Friday, March 5, 2010

march 5, 1810 (mon.)

Politics will follow Mr. Jefferson, even into his retirement haven. But he keeps his optimism, and his serenity. To Walter Jones he observes that the difficulties and infighting of the U. S. government, compared to the difficulties of European nations "are the joys of Paradise."

As for the threat of Napoleon (Waterloo is, in 1810, still five years in the unknown future), it would seem logical that he would try to conquer Egypt, and India, and the rich countries of South America before even thinking about the relatively poor United States. So he's not an urgent problem, Jefferson writes to John Langdon, whom he has known since the days of the Revolution.

This letter also contains Mr. Jefferson's wonderful description of the degeneration of European royalty:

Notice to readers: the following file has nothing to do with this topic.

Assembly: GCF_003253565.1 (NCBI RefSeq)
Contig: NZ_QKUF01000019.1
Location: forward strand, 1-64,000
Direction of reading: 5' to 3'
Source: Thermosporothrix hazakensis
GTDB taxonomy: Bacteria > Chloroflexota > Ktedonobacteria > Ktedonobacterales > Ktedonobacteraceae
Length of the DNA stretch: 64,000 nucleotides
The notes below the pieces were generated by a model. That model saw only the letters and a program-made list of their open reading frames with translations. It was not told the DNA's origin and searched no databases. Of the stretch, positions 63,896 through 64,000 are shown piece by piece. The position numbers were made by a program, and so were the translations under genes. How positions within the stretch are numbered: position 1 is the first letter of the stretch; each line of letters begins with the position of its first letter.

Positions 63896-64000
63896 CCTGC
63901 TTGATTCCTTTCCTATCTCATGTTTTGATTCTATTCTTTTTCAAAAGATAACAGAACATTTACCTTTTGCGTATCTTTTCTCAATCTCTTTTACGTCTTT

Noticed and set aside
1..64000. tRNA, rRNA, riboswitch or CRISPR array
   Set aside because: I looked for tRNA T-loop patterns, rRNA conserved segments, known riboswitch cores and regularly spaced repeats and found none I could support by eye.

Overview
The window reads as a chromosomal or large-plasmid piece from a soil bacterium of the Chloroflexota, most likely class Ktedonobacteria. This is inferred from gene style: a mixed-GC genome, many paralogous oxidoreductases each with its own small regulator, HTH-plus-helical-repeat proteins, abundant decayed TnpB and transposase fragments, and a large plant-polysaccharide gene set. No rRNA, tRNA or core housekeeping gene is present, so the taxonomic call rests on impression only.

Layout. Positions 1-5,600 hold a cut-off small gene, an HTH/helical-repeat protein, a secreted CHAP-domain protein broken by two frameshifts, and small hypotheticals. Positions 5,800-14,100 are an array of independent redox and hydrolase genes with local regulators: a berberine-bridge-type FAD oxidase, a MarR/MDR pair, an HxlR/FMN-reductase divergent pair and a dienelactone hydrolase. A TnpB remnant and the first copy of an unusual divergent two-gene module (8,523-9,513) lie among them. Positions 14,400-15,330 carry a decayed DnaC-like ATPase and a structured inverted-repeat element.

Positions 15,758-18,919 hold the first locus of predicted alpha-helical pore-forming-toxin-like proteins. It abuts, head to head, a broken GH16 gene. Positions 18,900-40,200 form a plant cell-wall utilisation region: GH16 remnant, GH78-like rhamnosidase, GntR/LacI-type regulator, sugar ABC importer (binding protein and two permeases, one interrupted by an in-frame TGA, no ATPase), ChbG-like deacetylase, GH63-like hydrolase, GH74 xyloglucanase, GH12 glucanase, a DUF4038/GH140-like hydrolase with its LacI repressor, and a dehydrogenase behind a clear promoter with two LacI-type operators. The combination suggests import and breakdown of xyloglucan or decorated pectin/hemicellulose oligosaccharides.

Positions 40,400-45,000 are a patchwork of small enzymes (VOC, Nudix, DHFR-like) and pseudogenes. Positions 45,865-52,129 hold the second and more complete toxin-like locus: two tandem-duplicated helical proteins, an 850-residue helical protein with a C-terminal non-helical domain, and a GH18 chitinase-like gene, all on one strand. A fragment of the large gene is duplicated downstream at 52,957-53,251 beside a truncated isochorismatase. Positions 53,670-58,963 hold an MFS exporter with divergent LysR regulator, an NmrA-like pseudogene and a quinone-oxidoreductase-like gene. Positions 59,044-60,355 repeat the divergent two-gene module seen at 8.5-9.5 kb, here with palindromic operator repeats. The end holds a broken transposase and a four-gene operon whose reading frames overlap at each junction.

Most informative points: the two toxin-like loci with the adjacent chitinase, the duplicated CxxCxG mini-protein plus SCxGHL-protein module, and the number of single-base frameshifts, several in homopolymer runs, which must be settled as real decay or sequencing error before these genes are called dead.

"Now, take any race of animals, confine them in idleness and inaction, whether in a stye, a stable, or a state room, pamper them with high diet, gratify all their sexual appetites, immerse them in sensualities, nourish their passions, let every thing bend before them, and banish whatever might lead them to think, and in a few generations they become all body and no mind: and this, too, by a law of nature, by that very law by which we are in the constant practice of changing the characters and propensities of the animals we raise for our own purposes. Such is the regimen in raising Kings, and in this way they have gone on for centuries. While in Europe, I often amused myself with contemplating the characters of the then reigning sovereigns of Europe. Louis the XVI. was a fool, of my own knowledge, and in despite of the answers made for him at his trial. The King of Spain was a fool, and of Naples the same. ... The King of Sardinia was a fool. ... The Queen of Portugal, a Braganza, was an idiot by nature. And so was the King of Denmark. ... The King of Prussia, successor to the great Frederick, was a mere hog in body as well as in mind. Gustavus of Sweden, and Joseph of Austria, were really crazy, and George of England you know was in a straight waistcoat. ... And so endeth the book of Kings, from all of whom the Lord deliver us, ..."

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